Turkish President Recep Tayyip Erdogan said once more that he sees no difference between terrorist groups such as the PKK, PYD, YPG, and Daesh, and U.S.-based preacher Fetullah Gulen’s FETO, or Fetullah Terrorist Organization.
“All those have the capability of acting together against the Republic of Turkey,” Erdogan said in an interview with Mexican television.
“However, we will continue fighting them,” he stressed.
In the second part of his interview with Televisa broadcast late Wednesday, Erdogan slammed Gulen’s claims that Turkey had helped Daesh, saying that in fact Turkey had taken part in the fight against that terrorist group.
He said that arms sent to the PYD and YPG in Kobani, northern Syria, reportedly to support the two in their struggle against Daesh, were also seized by Daesh itself.
“I told Mr. Obama [U.S. President Barack Obama] beforehand that half of those arms sent to Kobani would go to Daesh,” Erdogan said.
He called on the international community to take a common stance towards all terrorist groups in order to eliminate them completely.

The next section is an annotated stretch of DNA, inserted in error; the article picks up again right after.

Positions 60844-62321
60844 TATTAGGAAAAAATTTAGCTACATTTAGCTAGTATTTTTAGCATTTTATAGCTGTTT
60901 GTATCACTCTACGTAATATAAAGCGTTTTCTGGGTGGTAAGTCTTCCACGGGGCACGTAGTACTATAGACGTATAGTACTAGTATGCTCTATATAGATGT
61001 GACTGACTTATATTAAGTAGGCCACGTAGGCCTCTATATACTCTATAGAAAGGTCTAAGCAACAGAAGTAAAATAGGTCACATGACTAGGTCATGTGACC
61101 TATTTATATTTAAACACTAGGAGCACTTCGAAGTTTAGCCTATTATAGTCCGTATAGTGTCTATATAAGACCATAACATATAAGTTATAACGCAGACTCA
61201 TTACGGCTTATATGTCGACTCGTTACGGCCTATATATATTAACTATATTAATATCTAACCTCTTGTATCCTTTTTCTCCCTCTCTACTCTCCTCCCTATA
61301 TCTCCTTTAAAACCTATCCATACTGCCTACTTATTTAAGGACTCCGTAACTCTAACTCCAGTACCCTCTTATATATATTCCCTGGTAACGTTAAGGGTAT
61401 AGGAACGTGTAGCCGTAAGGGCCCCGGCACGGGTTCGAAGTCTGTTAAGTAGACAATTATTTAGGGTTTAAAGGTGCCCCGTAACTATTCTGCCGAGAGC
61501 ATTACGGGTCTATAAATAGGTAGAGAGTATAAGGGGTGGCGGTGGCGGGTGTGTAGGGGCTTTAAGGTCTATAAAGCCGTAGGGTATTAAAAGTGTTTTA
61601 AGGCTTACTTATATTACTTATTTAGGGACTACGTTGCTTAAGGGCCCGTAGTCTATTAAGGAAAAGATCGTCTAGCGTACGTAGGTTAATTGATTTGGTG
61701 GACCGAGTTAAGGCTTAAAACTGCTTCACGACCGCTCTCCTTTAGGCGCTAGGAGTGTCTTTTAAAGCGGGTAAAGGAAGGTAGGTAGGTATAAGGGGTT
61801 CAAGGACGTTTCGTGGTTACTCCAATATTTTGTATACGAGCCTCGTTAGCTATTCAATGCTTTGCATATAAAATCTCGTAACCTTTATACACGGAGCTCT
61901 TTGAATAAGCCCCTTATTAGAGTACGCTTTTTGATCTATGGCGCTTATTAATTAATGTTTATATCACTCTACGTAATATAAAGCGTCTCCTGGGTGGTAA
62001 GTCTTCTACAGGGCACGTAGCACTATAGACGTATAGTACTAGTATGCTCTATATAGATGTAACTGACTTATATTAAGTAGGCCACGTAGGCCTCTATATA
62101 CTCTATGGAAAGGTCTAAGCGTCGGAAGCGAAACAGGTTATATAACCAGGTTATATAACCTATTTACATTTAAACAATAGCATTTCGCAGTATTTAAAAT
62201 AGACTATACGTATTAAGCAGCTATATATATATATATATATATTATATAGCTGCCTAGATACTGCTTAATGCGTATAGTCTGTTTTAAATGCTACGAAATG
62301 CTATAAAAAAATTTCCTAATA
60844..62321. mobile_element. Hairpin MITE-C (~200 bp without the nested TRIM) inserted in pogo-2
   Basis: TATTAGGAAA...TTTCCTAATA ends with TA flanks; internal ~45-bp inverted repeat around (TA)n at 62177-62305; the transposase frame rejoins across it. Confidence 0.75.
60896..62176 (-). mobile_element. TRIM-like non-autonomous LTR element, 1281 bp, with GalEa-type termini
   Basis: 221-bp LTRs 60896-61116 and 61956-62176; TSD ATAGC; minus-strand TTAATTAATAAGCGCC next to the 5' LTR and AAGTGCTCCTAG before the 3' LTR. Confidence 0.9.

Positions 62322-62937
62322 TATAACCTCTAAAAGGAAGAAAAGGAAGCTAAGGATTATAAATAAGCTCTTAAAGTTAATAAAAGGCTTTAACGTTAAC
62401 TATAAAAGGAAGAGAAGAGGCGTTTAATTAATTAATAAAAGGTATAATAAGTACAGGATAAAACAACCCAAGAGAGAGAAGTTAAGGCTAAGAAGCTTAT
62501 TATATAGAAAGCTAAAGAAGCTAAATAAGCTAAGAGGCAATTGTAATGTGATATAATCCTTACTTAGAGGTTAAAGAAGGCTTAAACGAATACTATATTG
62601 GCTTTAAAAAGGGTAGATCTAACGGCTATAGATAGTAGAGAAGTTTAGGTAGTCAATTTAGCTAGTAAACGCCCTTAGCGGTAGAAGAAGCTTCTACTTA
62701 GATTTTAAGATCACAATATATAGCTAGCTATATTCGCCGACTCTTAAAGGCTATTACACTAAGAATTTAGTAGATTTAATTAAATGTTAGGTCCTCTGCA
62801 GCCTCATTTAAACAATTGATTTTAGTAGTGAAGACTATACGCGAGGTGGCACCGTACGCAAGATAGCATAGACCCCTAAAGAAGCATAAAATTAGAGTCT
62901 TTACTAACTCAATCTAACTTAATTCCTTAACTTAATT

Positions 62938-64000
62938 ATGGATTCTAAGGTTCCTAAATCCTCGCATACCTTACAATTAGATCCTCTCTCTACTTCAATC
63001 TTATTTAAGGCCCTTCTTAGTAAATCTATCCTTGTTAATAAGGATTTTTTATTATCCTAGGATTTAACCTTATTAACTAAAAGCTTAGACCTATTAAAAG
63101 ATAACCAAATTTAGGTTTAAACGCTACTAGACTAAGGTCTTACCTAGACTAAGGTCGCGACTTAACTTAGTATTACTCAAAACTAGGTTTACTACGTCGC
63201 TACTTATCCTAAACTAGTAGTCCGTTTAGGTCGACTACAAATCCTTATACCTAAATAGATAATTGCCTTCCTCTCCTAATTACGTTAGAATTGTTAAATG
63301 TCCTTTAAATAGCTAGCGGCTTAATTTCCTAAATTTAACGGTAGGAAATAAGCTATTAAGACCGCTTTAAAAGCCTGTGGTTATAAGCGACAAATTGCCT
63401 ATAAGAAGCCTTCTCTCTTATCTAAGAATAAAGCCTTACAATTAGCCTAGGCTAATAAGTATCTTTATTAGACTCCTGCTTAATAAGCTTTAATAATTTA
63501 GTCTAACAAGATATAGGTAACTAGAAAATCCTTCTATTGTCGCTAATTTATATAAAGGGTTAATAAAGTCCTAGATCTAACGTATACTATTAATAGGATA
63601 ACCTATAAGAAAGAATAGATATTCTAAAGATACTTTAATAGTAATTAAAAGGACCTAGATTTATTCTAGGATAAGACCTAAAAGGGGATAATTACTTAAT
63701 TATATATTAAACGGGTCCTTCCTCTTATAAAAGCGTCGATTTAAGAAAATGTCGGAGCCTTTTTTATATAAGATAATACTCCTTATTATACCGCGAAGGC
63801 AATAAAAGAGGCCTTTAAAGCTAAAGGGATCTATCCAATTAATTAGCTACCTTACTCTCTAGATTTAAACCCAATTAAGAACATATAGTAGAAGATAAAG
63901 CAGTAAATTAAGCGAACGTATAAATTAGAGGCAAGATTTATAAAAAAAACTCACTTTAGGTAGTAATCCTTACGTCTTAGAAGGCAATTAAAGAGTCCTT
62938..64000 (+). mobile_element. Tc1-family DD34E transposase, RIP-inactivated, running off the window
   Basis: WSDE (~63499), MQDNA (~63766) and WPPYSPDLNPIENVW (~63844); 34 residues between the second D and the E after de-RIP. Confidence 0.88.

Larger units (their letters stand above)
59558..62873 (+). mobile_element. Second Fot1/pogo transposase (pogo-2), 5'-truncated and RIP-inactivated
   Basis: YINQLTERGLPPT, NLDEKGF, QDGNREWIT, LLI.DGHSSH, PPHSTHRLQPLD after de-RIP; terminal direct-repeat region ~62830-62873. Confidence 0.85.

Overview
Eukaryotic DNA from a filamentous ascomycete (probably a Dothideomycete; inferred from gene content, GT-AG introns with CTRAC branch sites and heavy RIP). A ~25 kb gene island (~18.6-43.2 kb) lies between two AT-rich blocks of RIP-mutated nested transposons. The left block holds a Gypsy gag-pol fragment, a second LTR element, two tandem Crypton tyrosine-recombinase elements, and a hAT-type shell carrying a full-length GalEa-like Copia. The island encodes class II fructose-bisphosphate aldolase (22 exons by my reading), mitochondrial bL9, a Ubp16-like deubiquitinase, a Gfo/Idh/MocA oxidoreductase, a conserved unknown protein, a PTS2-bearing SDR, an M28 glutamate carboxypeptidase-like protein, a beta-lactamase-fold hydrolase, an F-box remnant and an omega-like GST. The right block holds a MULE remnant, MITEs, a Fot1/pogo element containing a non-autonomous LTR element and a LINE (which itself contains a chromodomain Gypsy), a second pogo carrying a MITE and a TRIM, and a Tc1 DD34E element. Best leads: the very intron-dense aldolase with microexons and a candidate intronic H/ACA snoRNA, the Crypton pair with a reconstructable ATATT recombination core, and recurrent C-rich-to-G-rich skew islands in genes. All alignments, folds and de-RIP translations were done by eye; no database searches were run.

“All the ones that are against Daesh cannot be described as ‘good’ terror organizations,” he said.
Pointing to the state of emergency in Turkey declared for three months following the July 15 coup attempt, Erdogan said the purpose was to effectively and swiftly carry out the legal process.
“It is Turkey’s internal matter, and we make our own decisions.”
According to the Turkish Constitution, the state of emergency can be declared for a maximum period of six months when serious indications of widespread violence, aimed at removing the free democracy environment or the basic rights and freedoms established by the Constitution, appear, or when the public order is distorted severely due to acts of violence.
The July 15 coup attempt martyred at least 238 and wounded more than 2,200 people, who took to the streets to protest the attempt.
Erdogan said the coup “was definitely repelled.”
The country accuses Fetullah Gulen and his parallel state of being behind the failed coup and has sent the U.S. two official requests for his extradition to face trial.